Sunday, October 31, 2010

Lonely September, Lovely Food


I really can't complain too much about J's trips for work, considering he usually is only gone for 6 weeks at the max, and everyone else's husbands are deployed for a year at a time, but it still sucks. Especially when I know he could be in danger :( Such is Military Life.

Since it was the first few weeks of the pregnancy I slept A LOT. I pretty much slept, read, went to yoga, and hung out on the internet for September.

Luckily, my awesome upstairs neighbor is here to keep me company and we've both been eating better because of it. Cooking for yourself sucks, so if I'm cooking for both of us I'll make real food instead of subsisting on canned baked beans and cottage cheese.

Growing up my best friend was Ukrainian, and her mom made awesome Borscht. I'd been craving beets, which were oddly hard to find here, but I did get some at the farmer's market. I was trying to find one online that matched my memory, but there are as many kinds of borscht as there are kinds of chili, so I thought I'd just go straight to the source and I emailed her mom and got the recipe, which I will now share with you!


This makes A LOT of soup. It filled my 7-quart Dutch Oven, so be prepared to freeze half or feed an army.

Angela's Borscht

1 bunch beets (I used 1 kilo I think, but in the US they come bundled, right?)
3 carrots
1 lg onion
4 potatoes
1/2 head of cabbage
1 15oz can of red beans (optional)
1 6oz can of tomato paste
1 15oz can tomato sauce
3 bay leaves
2-4 cloves garlic, pressed
6 TBSP vinegar, more to taste
2 tsp sugar
S&P to taste *I used beef bullion granules instead of salt for extra depth of flavor.
fresh dill and sour cream to serve THIS IS IMPORTANT

Shred the carrots and beets in a food processor (like for coleslaw). Set aside and shred the cabbage. Saute the chopped onion in some olive oil in a separate saute pan until soft, then add the carrots, garlic, and beets. Saute 10 minutes until soft.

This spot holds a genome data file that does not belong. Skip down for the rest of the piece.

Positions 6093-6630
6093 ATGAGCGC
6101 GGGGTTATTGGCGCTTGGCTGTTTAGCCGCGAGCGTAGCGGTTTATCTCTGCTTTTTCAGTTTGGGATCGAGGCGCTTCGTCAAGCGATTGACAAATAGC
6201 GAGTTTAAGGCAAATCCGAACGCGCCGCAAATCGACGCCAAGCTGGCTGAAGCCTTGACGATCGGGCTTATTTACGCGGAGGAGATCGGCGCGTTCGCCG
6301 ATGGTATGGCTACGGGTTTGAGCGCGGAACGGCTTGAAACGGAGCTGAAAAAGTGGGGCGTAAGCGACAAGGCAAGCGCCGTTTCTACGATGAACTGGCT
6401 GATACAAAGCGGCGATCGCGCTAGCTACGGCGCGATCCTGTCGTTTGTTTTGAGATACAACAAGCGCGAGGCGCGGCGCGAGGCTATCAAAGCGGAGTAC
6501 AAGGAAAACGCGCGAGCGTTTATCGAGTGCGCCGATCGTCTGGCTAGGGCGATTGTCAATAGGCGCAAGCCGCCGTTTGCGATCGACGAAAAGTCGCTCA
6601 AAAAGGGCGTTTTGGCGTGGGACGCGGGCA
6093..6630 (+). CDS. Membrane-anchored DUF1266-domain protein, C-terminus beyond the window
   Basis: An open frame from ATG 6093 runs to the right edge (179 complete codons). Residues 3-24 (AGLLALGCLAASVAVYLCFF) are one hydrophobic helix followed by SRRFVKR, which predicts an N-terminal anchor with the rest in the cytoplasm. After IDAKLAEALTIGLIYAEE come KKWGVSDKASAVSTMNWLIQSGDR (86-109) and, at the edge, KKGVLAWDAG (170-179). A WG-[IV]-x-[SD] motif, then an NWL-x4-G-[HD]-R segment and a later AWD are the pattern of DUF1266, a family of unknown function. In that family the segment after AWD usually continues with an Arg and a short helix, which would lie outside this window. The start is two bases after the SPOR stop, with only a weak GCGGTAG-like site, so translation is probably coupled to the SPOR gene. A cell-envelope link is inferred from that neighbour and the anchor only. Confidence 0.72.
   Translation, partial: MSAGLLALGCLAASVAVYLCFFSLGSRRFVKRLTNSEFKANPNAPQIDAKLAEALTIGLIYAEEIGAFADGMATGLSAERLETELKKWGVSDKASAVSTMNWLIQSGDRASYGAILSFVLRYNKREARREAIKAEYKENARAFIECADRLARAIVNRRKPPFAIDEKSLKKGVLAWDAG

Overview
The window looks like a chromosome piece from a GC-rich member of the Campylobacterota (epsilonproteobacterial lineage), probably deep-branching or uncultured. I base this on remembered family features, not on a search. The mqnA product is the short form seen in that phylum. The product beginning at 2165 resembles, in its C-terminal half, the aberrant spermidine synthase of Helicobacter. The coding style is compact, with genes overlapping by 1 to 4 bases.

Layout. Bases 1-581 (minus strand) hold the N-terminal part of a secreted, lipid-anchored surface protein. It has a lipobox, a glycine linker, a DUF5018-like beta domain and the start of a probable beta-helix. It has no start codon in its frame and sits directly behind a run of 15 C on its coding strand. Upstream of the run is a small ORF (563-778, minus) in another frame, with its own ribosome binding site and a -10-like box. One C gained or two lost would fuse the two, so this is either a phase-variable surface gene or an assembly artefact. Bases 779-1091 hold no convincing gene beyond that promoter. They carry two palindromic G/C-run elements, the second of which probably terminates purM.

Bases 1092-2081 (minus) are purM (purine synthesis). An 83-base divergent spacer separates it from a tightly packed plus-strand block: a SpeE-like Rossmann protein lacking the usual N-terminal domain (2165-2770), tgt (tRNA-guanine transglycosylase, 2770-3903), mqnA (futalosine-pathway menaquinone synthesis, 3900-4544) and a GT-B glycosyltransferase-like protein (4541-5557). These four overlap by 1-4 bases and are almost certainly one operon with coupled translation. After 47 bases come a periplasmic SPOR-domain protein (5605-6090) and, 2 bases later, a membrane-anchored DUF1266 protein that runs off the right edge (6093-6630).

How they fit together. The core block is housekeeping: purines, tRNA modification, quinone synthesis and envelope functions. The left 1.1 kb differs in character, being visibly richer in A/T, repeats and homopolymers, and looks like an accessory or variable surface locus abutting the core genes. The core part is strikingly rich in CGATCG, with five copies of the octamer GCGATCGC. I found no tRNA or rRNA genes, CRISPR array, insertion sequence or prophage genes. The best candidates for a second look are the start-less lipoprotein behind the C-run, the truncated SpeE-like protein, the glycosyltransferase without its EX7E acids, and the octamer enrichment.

Bring 5 quarts (about) of water to a boil in your soup pot, then add the cubed potatoes, cabbage, and bay leaves. Boil 10 minutes.

To the saute pan, add the tomato paste and sauce, vinegar, sugar, salt and pepper. Cook 10 minutes.

Add the contents of the saute pan to the soup pot. Simmer 10 minutes and adjust flavors if necessary. Turn off heat, add the beans (rinsed), and serve with sour cream and fresh herbs.

Another great meal we shared is a local Frankfurt-Area specially known as Gruen Sosse, "Green Sauce". This summery meatless meal was apparently Goethe's favorite.
I had it at a German friend's house and fell in love! This is another dish with a lot of variations, so you can suit it to your own taste without feeling unfaithful to the tradition of it :P

Unfortunately, you do need a large selection of fresh herbs, some of which are mostly grown only in this part of Germany or collected wild. They sell packets of the herbs in special kits just for the sauce. Packets usually contain a mix of Chervil, Parsley, Sorrel, Burnet(?), Chives, Borage, Cress, Tarragon, and Dill; depending on the season. My particular mix had no dill, but I don't know what they substituted.


Traditionally this sauce is eaten cold over hot boiled fingerling potatoes and hardboiled eggs.

Clean the herbs and remove the stems. Chop by hand or coarsely in a food processor. Mash the yolk of one of the hardboiled eggs with a few TBSP of olive oil, and add S&P, 1 TBSP mustard or creamy horseradish and the juice of 1/2 a lemon. Some people add some fresh diced onion and mayo at this point too. Combine with the herbs. Add 1-2 cups of sour cream or yogurt (or a mix) to achieve the desired consistency, and allow to chill while you boil the potatoes.
serve like this: (Not my picture)

My neighbor and I also got to have a lovely walk through the field into town and had a picnic in the KurPark on a gorgeous Indian Summer day and got some nice pictures:
The view from the field near the base



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